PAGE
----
Page last updated at 17:01 GMT, Monday, 18 August 2008 18:01 UK

Underpass defended after flooding

Broadway underpass
Work continues to clear the Broadway underpass

The project director of the company which built Belfast's Broadway underpass has said a design fault was not to blame for its flooding.

The underpass, part of the Westlink motorway, was at one point on Saturday under 20 feet of water.

Its citybound carriageway is to reopen at 0630 BST on Tuesday the countrybound later, the Roads Service has said.

Leo Martin, of Highway Management Construction, said the heavy rain had been an "extraordinary event".

"To get a month or three-quarters of a month's rain in 12 hours is fairly exceptional rainfall," he said.

"No doubt the culvert did its job, it was designed and built exactly in accordance with specifications and put into practice.

"But unfortunately you can't countenance for severe weather conditions like this."

Mr Martin said there was still some water in the underpass and work was continuing to clear it and the mud and sludge with it.

"We hope to be in a position, perhaps some time tomorrow (Tuesday) to open the road," he said.

Meanwhile, Northern Ireland's executive ministers are to be updated about the response to the weekend flooding as clearing up after the deluge continues.

Traffic managed to flow without major delay along the Westlink.

However, flooding on the railway line at Portadown has caused disruption to the Enterprise service.

An investigation has been ordered by Roads Minister Conor Murphy into how the underpass flooded.

The minister visited it over the weekend.

It is thought a pumping station beside the road was overwhelmed when a nearby river overflowed.

Repairs

Hundreds of homeowners are beginning the process of applying for special compensation to help repair some of the damage.

The executive is making 1,000 available to every flooded home.

People whose homes have been damaged can contact an emergency helpline on 0800 707 6965.

FLOODING IN PICTURES
Child pushing car through flood at Maze - Pic David McCleland
Send your shots to nipics@bbc.co.uk. See bbc.co.uk/terms for conditions

In County Tyrone, nine local farmers saved some homes from flooding by using their slurry pumping equipment to control water levels in the village of Beragh.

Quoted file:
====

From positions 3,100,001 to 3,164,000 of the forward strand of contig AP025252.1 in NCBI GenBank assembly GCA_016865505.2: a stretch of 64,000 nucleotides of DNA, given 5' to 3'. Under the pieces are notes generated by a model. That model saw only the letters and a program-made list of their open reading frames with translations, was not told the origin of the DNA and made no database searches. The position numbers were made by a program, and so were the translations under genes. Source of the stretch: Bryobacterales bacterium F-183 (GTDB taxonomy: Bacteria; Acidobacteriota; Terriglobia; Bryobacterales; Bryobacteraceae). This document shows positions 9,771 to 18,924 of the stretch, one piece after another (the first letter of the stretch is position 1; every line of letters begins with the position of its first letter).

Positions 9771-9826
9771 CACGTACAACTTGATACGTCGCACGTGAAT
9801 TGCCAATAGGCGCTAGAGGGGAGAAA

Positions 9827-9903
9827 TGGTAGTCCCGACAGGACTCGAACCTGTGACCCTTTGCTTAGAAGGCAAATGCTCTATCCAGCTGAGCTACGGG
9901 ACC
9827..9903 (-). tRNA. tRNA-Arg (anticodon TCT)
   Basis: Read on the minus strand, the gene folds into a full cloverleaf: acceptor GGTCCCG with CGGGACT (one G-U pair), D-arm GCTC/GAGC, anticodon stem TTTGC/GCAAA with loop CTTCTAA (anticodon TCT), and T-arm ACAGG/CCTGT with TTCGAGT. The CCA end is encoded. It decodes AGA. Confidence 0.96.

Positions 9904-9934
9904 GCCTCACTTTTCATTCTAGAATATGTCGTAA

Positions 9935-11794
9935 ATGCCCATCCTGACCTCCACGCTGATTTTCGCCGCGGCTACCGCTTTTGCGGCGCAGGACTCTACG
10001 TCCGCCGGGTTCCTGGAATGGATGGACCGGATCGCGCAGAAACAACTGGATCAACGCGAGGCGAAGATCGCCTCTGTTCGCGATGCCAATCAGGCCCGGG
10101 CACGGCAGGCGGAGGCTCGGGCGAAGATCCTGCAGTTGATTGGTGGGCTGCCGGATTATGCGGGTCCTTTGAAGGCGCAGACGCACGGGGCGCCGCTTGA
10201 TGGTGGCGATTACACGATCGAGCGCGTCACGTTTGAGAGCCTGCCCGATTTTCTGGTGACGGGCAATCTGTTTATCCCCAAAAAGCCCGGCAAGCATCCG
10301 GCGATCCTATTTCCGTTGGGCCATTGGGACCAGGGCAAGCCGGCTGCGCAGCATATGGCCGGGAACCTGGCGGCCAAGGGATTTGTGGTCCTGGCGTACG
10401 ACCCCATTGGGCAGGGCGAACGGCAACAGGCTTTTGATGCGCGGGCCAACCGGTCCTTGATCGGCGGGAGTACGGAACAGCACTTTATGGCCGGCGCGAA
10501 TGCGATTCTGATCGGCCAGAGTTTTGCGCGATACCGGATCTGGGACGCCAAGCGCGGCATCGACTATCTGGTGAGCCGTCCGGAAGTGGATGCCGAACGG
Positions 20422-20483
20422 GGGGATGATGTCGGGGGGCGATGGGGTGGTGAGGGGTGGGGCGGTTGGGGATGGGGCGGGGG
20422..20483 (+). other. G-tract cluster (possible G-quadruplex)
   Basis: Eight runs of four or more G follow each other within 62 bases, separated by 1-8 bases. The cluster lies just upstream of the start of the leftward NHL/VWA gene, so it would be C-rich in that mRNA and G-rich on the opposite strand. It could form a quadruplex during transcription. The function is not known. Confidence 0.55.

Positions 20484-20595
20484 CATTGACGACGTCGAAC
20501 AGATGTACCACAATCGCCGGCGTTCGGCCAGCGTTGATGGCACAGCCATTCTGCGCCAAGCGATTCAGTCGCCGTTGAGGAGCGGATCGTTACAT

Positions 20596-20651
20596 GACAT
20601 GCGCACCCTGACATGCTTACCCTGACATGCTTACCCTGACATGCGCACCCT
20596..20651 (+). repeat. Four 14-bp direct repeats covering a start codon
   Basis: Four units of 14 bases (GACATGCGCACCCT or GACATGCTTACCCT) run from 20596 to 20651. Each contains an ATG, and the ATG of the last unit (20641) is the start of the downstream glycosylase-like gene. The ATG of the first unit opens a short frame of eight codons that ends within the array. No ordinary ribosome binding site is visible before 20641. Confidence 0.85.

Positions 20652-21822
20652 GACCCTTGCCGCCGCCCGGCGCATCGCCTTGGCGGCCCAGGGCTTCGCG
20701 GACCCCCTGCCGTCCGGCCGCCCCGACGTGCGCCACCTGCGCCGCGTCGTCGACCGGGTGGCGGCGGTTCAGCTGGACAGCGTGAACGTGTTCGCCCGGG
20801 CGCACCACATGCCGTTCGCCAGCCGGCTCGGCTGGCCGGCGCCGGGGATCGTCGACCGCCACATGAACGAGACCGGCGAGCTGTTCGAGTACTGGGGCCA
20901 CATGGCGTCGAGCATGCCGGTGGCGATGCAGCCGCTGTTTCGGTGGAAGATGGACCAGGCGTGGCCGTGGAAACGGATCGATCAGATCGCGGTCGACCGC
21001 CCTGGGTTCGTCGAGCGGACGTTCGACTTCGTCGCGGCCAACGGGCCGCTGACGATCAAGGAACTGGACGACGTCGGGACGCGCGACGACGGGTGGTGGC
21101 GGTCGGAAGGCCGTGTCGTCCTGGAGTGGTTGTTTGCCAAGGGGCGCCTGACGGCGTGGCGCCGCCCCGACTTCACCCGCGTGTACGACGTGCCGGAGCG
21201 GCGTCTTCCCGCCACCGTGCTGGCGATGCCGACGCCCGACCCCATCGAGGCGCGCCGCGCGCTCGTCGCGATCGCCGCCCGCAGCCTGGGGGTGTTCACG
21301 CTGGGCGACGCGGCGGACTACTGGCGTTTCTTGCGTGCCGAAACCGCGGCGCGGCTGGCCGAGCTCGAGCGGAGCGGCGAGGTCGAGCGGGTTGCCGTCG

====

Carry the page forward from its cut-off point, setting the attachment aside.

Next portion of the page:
Some homes were damaged, but local SDLP councillor Seamus Shields said the men prevented an even greater disaster.

"They succeeded in pumping the rising flood waters to the western outskirts of the village main street where there is a sufficient downward slope to allow the water to escape," he said.

Nearly a month's rain fell in just a few hours on Saturday afternoon causing rivers to burst their banks in counties Antrim, Down and Londonderry.

Brian Kennedy's home was flooded when the Sixmilewater overflowed.

"The fridge will have to be replaced, the washing machine, tumble dryer - all gone," he said.

Environment Minister Sammy Wilson announced a compensation package for anyone whose home was affected, which will be accessible through local councils.



FEATURES, VIEWS, ANALYSIS
Has China's housing bubble burst?
How the world's oldest clove tree defied an empire
Why Royal Ballet principal Sergei Polunin quit

BBC navigation

BBC © 2014 The BBC is not responsible for the content of external sites. Read more.

This page is best viewed in an up-to-date web browser with style sheets (CSS) enabled. While you will be able to view the content of this page in your current browser, you will not be able to get the full visual experience. Please consider upgrading your browser software or enabling style sheets (CSS) if you are able to do so.

Americas Africa Europe Middle East South Asia Asia Pacific